It remains to be seen whether any of Thursday’s moves will meaningfully alter the title landscape, but Miami President Pat Riley was aggressive at the deadline for the second year in a row. Oladipo, a 28-year-old guard who landed in Houston from the Indiana Pacers as part of the James Harden trade, will give Coach Erik Spoelstra a proven backcourt scorer and two-way contributor. Although Oladipo has struggled with his efficiency since suffering two major injuries in recent years, the two-time all-star came at a modest cost because he is heading to free agency this summer.
In separate deals, Riley acquired veteran wing Trevor Ariza from the Oklahoma City Thunder and stretch forward Nemanja Bjelica from the Sacramento Kings. The result of the moves, which cost starting big man Kelly Olynyk and four players who have barely played this season, should be some added pop to the Heat’s 25th-ranked offense. Oladipo will have the chance to earn his next contract in potential playoff matchups with Kyrie Irving and James Harden of the Brooklyn Nets and Jrue Holiday of the Milwaukee Bucks. The Heat, in the East’s No. 5 seed, could still add veteran forward LaMarcus Aldridge if he is bought out by the San Antonio Spurs as expected.
The Magic, which has been ravaged by injuries to key players this season, dominated much of Thursday’s action with a sell-off of Vucevic, forward Aaron Gordon and guard Evan Fournier. After years of deliberate management, Orlando pulled the plug entirely and now has a decent chance to finish with the league’s worst record.
Vucevic, a 30-year-old center who made two all-star trips during his nine years with the Magic, was sent to the Chicago Bulls for center Wendell Carter Jr., forward Otto Porter Jr. and two first-round picks. Gordon was dealt to the Denver Nuggets for guard Gary Harris, rookie R.J. Hampton and a protected first-round pick. And Fournier was sent to the Boston Celtics for guard Jeff Teague, who will be waived, and two second-round picks.
Orlando was wise to cash out on its veterans, as Fournier’s contract expires and both Vucevic and Gordon had plenty of chances to lead winning teams without much success. When the dust settles, the Magic could have two lottery picks this year to build with as Jonathan Isaac and Markelle Fultz return from injuries next season. In the meantime, Carter and Hampton will have the opportunity for plenty of developmental minutes.
Vucevic was the best player to move Thursday, and he will form an inside-outside pairing with Zach LaVine, who earned his first all-star nod this season. A skilled and proven scorer, Vucevic will be complemented by center Daniel Theis, who arrived from the Boston Celtics in a cap-clearing trade. By taking on two veterans and parting with Carter, the Bulls, who enter Thursday’s action as the East’s 10th seed, are clearly signaling their desire to be a playoff team this year and in the future.
Denver’s acquisition of Gordon was the biggest move for any aspiring West contender, and the 6-foot-8 forward plugs into the hole created by Jerami Grant’s offseason departure for the Detroit Pistons. Gordon’s athleticism and size should make him a nice fit alongside franchise center Nikola Jokic, and his defensive versatility is needed in the Nuggets’ frontcourt. In a separate deal, the Nuggets also acquired center JaVale McGee from the Cleveland Cavaliers as a replacement for Mason Plumlee, who also left for the Pistons in free agency.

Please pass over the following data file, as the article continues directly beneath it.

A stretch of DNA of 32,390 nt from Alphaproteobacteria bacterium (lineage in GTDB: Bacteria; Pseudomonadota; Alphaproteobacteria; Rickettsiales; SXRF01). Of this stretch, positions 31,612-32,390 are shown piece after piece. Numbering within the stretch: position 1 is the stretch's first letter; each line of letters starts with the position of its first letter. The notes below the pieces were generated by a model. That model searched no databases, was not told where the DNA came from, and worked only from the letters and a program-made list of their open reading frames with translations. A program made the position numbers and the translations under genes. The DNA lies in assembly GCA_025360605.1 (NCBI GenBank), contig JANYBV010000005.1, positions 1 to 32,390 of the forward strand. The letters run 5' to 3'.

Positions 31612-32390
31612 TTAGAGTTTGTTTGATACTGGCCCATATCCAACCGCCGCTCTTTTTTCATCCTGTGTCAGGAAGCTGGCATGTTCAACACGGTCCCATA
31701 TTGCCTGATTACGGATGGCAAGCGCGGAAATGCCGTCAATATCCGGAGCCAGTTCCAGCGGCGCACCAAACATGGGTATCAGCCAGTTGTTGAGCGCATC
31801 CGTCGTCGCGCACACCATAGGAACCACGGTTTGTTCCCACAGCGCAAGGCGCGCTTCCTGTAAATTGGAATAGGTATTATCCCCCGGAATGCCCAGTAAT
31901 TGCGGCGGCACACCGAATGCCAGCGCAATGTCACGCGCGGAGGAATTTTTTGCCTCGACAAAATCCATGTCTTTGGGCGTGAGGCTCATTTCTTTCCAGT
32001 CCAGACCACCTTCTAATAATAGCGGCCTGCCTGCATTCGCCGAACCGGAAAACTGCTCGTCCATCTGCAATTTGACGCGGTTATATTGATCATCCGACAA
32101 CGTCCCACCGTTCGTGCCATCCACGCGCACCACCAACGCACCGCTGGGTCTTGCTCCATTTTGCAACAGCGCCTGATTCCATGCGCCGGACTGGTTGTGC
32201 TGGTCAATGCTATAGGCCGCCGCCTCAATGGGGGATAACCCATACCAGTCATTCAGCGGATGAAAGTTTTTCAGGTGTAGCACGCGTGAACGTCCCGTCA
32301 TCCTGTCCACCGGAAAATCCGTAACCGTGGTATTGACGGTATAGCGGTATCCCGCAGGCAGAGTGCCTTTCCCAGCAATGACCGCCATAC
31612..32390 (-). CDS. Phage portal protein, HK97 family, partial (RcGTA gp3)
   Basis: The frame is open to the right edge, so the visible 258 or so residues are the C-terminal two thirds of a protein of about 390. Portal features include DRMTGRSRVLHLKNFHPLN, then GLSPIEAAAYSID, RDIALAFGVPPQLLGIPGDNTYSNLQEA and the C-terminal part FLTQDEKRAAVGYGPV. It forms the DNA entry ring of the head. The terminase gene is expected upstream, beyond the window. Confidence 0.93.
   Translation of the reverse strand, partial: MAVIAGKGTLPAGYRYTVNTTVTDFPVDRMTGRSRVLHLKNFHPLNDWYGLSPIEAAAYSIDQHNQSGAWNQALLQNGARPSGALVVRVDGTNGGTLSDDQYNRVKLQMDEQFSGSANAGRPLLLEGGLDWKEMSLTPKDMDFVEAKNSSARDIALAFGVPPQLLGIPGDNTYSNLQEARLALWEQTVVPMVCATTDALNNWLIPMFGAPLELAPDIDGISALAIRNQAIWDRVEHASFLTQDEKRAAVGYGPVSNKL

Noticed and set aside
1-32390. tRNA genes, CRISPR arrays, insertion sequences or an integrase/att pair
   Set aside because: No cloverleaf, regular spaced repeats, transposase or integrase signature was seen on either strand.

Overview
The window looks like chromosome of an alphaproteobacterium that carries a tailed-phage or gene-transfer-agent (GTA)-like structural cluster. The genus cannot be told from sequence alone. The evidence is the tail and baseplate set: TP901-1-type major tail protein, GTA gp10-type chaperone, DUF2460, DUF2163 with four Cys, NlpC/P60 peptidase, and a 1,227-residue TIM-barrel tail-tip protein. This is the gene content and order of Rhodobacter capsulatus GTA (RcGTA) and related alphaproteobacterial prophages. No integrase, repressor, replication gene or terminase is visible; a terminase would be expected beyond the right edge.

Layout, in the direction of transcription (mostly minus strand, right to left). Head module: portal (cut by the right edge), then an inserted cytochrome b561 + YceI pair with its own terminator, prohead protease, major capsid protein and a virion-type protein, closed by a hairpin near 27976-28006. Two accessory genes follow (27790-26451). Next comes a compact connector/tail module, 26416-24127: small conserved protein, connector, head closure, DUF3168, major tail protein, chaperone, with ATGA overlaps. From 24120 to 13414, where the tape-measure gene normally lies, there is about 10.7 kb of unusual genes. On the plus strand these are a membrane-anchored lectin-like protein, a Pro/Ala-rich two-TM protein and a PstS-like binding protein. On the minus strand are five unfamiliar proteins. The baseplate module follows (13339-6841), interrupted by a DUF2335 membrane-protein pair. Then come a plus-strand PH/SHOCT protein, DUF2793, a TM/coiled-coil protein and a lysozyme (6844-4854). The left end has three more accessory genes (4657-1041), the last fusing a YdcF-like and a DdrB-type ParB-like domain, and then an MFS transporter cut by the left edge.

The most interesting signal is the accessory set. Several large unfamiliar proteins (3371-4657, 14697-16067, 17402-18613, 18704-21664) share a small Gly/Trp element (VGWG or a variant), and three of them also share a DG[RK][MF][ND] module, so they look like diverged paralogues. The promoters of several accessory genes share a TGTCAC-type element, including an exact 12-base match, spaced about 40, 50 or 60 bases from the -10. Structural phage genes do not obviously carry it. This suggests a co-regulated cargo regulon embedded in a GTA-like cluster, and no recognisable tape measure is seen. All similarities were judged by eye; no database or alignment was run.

Fournier’s arrival in Boston will add some scoring and playmaking that have been lacking since Gordon Hayward’s departure for the Charlotte Hornets in free agency. Celtics Coach Brad Stevens recently lamented his lack of second-unit production, and Fournier is a proven scorer who can create a shot. Even so, the deal amounted to a modest win at best given that Fournier is a subpar defender and unlikely to boost the underwhelming Celtics back into the East’s top four. Adding Fournier’s salary with a trade exception led Boston to ship out Theis, a quality glue guy, so that it could duck under the luxury tax line.
Toronto’s decision not to trade Lowry was the day’s biggest surprise, but it appears President Masai Ujiri’s asking price was ultimately too high. The Heat opted for Oladipo, while the Philadelphia 76ers acquired backup guard George Hill from the Oklahoma City Thunder. With no deal for Lowry, Ujiri instead shipped guard Norman Powell to the Portland Trail Blazers for Gary Trent Jr. and Rodney Hood.
Powell and Trent are both upcoming free agents who make more sense in their new homes. Powell, 27, will bring a bigger scoring punch to Portland’s playoff chase, while the 22-year-old Trent looks like a potential long-term fit in a retooling effort in which Toronto has identified Pascal Siakam, Fred VanVleet and OG Anunoby as younger building blocks.
The Lakers’ inactivity was no surprise, even though recent injuries to LeBron James and Anthony Davis will probably compromise their position in the West standings. None of their top conference rivals made major moves, although the Clippers did acquire Rajon Rondo, who won a title with the Lakers last year, from the Atlanta Hawks for Lou Williams. The Clippers will hope that the 35-year-old Rondo can bring pass-first playmaking and playoff savvy to a backcourt rotation that has lacked both.
Elsewhere, the Washington Wizards acquired Daniel Gafford and Chandler Hutchison from the Bulls in exchange for Troy Brown Jr. and Moritz Wagner, while the Dallas Mavericks added sharpshooter JJ Redick from the New Orleans Pelicans.
Beal, Lowry, Aldridge, Cleveland Cavaliers center Andre Drummond, Pelicans guard Lonzo Ball and Atlanta Hawks forward John Collins were among the prominent names who were not traded. Aldridge and Drummond both appear poised for buyouts.
See below for more details and analysis on Thursday’s trades